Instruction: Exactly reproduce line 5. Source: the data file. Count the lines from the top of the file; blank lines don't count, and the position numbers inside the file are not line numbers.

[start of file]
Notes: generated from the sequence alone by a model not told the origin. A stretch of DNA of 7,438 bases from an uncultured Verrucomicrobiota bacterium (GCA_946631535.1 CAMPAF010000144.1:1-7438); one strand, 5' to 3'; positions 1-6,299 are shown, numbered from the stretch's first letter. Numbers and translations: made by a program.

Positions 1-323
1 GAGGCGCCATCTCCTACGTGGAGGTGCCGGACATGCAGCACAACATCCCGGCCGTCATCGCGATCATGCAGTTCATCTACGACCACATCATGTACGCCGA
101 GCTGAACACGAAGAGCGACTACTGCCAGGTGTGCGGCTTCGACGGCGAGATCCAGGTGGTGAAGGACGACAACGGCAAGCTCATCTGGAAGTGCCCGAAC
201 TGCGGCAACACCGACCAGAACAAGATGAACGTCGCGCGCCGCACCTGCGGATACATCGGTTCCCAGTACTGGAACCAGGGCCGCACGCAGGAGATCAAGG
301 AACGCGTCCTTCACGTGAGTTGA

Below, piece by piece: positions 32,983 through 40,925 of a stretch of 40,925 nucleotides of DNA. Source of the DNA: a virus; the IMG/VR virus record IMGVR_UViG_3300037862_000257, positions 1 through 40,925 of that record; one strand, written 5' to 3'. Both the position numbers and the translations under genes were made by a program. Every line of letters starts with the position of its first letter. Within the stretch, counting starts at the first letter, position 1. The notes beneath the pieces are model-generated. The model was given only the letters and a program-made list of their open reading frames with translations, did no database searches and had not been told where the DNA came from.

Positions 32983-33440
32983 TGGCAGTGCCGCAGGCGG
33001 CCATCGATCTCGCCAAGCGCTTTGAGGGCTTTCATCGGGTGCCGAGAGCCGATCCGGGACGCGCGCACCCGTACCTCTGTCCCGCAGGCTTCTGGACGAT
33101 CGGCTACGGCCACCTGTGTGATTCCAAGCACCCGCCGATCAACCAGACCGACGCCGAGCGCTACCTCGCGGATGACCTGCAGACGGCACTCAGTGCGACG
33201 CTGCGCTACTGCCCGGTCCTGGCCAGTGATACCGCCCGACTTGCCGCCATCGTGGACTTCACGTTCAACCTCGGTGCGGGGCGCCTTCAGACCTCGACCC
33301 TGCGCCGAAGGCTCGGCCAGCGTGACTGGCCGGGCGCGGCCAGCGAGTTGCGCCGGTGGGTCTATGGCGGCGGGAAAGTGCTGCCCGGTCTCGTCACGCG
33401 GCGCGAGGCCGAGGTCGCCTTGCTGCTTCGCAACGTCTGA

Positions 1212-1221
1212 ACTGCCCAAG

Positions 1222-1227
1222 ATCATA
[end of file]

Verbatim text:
201 TGCGGCAACACCGACCAGAACAAGATGAACGTCGCGCGCCGCACCTGCGGATACATCGGTTCCCAGTACTGGAACCAGGGCCGCACGCAGGAGATCAAGG